28 1/2 x 21 in
1947 London, Lefevre Gallery, New Paintings by John Armstrong (10)
2015, London, Piano Nobile, John Armstrong: Paintings 1938-1958; An Enchanted Distance, cat. no. 9, col. ill. p. 29.
'Perspex's choice for the picture of the Month', Apollo, May 1947
A. Lambirth, A. Armstrong and J. Gibbs, John Armstrong: The Paintings, Catalogue Raisonne (London, 2009), cat. no. 337, colour illustration p. 189.
The feathers that populated Armstrong’s output in 1946 transformed in the following year into anthropomorphic leaves, veined, brittle and frequently disintegrating. Forming a particularly disquieting series that hung in the 1947 Lefevre show alongside the feather works, these so-called ‘Embrace’ paintings are set in the depths of night in otherworldly, barren, cratered landscapes. Dusky pink and brown leaf forms emerge from inky blue night skies, yet shadows eerily fall across the paintings.
Passion of the Inanimate is the most starkly powerful of the ‘Embrace’ series. A lone leaf-feather hybrid stands isolated in rocky terrain. The intimacy of the confrontation is striking. The leaf fills the space, staring us down in an unapologetic encounter. The title contains an impossible paradox - how can an inanimate leaf experience any emotion, let alone one as forceful as passion? The realisation of seemingly incompatible elements into the imagery of a leaf possessing such evidently human characteristics is decidedly uncanny. Freud’s essay on The Uncanny was published in 1919, and was of immense significance to the Surrealists. In Passion of the Inanimate uncanny transgressions are made manifest. The leaf occupies a liminal space between organic and inorganic, living and dead, real and imagined, part object (leaf) and whole (tree) – an image that is hauntingly beautiful.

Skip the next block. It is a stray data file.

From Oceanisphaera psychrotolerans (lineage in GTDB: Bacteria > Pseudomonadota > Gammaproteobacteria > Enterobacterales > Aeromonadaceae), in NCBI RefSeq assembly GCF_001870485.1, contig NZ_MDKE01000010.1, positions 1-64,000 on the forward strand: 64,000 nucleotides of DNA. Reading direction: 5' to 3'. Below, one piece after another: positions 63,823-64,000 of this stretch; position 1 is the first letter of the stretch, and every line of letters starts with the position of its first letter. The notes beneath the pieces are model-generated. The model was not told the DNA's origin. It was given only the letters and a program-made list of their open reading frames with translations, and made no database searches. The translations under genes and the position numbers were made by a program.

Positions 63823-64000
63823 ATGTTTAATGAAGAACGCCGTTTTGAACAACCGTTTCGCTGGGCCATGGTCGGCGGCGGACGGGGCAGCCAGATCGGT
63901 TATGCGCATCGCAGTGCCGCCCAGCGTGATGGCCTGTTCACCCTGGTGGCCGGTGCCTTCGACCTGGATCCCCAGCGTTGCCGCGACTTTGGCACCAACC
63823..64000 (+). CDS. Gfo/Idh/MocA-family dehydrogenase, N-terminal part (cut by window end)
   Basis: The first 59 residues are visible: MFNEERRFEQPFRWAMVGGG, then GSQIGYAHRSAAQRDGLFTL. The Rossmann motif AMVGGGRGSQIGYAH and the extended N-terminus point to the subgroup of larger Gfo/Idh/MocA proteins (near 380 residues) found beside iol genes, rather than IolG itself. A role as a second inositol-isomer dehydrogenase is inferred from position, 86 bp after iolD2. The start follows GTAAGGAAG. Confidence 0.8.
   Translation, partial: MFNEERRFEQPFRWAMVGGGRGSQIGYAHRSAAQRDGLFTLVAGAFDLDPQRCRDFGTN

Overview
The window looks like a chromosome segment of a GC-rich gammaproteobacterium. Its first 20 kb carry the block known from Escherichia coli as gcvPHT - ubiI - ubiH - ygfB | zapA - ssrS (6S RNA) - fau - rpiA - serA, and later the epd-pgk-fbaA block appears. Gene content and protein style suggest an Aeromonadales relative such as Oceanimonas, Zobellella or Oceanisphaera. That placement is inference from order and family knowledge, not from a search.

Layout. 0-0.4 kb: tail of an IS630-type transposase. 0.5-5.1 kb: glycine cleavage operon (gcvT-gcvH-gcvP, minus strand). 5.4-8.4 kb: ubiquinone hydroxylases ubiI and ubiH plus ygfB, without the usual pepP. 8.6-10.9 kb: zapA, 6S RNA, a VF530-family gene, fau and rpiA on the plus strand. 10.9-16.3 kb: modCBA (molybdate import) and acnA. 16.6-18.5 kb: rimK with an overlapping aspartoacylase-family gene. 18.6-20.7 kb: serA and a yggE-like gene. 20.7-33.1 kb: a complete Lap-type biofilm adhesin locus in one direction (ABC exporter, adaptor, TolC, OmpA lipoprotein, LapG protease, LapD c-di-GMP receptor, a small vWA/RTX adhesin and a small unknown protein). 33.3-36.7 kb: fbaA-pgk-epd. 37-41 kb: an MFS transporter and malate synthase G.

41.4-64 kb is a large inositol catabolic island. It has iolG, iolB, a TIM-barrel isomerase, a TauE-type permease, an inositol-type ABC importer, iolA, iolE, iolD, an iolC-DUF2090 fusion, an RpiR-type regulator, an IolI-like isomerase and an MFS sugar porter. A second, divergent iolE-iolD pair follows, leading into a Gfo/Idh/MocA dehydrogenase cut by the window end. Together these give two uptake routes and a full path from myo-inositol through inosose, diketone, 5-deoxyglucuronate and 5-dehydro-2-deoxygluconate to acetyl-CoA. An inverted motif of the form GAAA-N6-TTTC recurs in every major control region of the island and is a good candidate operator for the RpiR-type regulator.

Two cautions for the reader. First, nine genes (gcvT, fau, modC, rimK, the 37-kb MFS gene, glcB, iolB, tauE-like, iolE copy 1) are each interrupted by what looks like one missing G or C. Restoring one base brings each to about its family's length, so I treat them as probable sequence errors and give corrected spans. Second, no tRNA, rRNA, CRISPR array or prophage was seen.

The influence of D’Arcy Wentworth Thompson’s fashionable 1917 zoological tract, On Growth and Form, which famously inspired Richard Hamilton’s 1951 eponymous Festival of Britain installation, is strongly felt. D’Arcy Thompson opens On Growth and Form arguing that the “search for differences or fundamental contrasts between the phenomena of organic and inorganic, of animate and inanimate things, has occupied many men’s minds…and the contrasts are apt to loom too large”. D’Arcy Thompson’s embrace of an all-encompassing, inter-connected natural environment tapped into a certain zeitgeist, of which Armstrong was an avid proponent.